Saturday, January 09, 2010

Through the interior – 2 January 2010

Agia Galini
Church of the Panagia, MeronasThe main road to the south coast, took us to a Agia Galini, a very attractive seaside town. After walking the town & enjoying a coffee beside the harbour, we set off on a circular drive around the Amari Valley. This drive would be difficult without the detailed instructions in the AA Crete guide book. Large holes on Amari Valley road near Hordaki

We felt as if we had seen the real Cretan village scene, after completing the 100k round trip.
Many of the villages had a war memorial, which in particular remembered the German slaughter of these villages, just the same as Anogia. Most of the houses have been rebuilt, as whole villages were destroyed, along with schools and even cemeteries.
Byzantine church near Ano MenoaDetail on Church of the Panagia, Meronas
Venetian tower, Amari villageThe villages had real charm, from a distance, and were spaced about every 5k around the valley perimeter. Many had Byzantine churches, and one anomaly was a Venetian tower which we were able to climb for a rather windy view.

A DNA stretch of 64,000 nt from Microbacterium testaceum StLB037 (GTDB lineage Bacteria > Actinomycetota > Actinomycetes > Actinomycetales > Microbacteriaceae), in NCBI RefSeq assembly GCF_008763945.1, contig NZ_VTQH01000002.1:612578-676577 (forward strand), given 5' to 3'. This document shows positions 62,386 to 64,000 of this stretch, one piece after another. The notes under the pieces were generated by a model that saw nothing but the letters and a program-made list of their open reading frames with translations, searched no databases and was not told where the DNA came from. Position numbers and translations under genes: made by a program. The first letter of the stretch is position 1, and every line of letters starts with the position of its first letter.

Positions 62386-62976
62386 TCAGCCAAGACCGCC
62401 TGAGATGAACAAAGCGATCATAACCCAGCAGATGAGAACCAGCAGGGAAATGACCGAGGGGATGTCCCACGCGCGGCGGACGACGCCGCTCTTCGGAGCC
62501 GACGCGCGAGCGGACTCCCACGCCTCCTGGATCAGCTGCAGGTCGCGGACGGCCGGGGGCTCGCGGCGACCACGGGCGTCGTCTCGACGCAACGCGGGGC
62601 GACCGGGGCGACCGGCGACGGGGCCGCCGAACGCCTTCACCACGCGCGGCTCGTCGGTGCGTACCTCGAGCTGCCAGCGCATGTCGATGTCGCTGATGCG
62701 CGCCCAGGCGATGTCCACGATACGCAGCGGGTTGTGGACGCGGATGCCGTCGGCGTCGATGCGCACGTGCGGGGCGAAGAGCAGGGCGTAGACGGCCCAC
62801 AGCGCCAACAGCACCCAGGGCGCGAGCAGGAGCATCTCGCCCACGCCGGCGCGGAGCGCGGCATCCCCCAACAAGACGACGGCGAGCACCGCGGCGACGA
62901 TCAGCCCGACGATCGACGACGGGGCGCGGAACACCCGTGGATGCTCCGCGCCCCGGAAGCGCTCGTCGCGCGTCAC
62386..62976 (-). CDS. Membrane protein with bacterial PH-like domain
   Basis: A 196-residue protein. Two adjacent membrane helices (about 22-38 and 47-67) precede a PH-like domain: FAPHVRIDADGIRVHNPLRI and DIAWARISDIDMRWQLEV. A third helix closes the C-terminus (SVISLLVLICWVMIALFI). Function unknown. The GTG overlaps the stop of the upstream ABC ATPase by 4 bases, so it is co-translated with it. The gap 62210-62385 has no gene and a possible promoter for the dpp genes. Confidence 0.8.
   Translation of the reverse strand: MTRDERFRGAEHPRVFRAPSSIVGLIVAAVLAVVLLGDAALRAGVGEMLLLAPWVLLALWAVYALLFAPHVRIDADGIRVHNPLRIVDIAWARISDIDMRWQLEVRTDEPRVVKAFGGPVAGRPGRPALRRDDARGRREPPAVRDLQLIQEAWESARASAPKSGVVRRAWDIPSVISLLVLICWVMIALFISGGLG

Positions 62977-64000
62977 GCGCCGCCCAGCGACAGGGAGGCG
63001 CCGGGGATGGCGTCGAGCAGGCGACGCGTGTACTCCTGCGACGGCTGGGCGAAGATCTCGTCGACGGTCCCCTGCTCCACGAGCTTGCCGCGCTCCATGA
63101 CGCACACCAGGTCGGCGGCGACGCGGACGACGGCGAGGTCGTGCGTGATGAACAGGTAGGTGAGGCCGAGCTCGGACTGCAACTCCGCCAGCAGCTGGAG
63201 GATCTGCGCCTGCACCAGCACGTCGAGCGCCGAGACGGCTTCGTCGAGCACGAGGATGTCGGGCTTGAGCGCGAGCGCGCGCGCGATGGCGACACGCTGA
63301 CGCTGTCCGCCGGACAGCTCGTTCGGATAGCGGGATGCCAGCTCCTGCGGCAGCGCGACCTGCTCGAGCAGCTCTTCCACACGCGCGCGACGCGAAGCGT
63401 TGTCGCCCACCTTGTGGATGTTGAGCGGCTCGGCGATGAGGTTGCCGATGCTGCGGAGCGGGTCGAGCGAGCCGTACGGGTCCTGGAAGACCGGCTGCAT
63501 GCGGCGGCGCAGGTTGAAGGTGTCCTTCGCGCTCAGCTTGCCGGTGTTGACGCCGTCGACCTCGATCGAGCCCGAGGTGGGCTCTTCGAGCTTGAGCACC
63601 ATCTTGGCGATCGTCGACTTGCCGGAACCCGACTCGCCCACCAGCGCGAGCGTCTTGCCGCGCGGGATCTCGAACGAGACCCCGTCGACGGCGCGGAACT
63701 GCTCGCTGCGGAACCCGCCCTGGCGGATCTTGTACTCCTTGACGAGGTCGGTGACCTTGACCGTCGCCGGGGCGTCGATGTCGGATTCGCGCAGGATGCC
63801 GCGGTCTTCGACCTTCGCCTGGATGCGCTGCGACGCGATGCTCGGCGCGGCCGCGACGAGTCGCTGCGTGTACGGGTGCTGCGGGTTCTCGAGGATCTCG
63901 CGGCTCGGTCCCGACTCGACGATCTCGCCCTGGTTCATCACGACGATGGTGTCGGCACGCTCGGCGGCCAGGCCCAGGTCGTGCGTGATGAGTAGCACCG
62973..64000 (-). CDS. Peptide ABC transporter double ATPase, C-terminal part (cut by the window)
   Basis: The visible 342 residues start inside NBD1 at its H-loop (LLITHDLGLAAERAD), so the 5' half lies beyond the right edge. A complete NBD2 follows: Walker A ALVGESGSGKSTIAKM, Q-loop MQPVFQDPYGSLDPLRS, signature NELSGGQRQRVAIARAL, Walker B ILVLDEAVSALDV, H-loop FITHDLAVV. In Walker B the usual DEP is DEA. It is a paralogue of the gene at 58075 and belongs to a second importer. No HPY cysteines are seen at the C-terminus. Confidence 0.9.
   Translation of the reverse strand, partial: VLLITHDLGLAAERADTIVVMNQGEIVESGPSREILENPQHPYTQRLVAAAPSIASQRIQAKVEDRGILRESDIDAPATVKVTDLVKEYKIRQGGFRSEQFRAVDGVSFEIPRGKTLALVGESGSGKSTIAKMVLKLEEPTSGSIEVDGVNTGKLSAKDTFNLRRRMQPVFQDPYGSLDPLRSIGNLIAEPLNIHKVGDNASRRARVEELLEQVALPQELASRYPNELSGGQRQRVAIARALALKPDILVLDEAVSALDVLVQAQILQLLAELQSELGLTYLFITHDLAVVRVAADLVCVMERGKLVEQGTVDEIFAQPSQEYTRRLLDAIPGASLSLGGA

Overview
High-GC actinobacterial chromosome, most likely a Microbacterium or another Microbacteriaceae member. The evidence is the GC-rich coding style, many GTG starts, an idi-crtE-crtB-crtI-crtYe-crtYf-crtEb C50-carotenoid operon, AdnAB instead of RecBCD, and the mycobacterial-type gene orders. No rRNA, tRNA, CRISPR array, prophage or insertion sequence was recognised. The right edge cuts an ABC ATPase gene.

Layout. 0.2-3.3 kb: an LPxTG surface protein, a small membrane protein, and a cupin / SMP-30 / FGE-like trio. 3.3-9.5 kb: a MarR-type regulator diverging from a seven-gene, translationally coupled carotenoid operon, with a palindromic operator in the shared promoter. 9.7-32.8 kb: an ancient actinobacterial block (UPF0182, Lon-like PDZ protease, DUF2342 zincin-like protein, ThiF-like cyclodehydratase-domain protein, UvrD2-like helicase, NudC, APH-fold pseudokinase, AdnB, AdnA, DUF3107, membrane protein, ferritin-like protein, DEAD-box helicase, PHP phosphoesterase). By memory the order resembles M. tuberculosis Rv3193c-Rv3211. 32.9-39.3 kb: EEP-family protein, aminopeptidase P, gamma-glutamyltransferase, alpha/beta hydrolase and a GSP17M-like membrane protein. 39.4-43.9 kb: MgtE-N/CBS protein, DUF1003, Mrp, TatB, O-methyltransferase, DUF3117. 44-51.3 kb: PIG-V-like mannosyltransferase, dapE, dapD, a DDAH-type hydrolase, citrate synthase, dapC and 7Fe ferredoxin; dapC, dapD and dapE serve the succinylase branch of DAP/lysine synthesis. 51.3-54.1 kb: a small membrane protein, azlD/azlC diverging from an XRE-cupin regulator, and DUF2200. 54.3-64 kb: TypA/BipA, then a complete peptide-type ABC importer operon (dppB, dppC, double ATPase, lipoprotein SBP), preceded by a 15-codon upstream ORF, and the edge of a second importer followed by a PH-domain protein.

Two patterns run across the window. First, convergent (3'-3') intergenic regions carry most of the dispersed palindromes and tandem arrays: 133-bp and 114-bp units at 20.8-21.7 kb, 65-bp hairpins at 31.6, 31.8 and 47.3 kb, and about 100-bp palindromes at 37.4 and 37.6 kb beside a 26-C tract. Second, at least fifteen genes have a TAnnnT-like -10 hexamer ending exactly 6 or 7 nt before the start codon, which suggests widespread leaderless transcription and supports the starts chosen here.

At the end of the drive, we visited another nearby coastal town - Matala. The interesting feature is the catacomb caves cut into the cliffs as long ago as Roman times, and lived in down through the centuries until the 1960s.

Sea cliffs at MatalaDuring our time on Crete we saw various ruins on our travels, and after leaving the coast, we passed two more extensive sites. The first was Faistos, a Minoan palace, and Gortys, a Greco-Roman city. Both sites were closed by the time we arrived, but what could be seen from the road was interesting, especially a 1,600 year old protected olive tree at Gortys, which has grown around a Roman pillar. Both are so old now, we weren't sure which was holding the other up!
Minoan palace at FaistosOlive tree at Gortys

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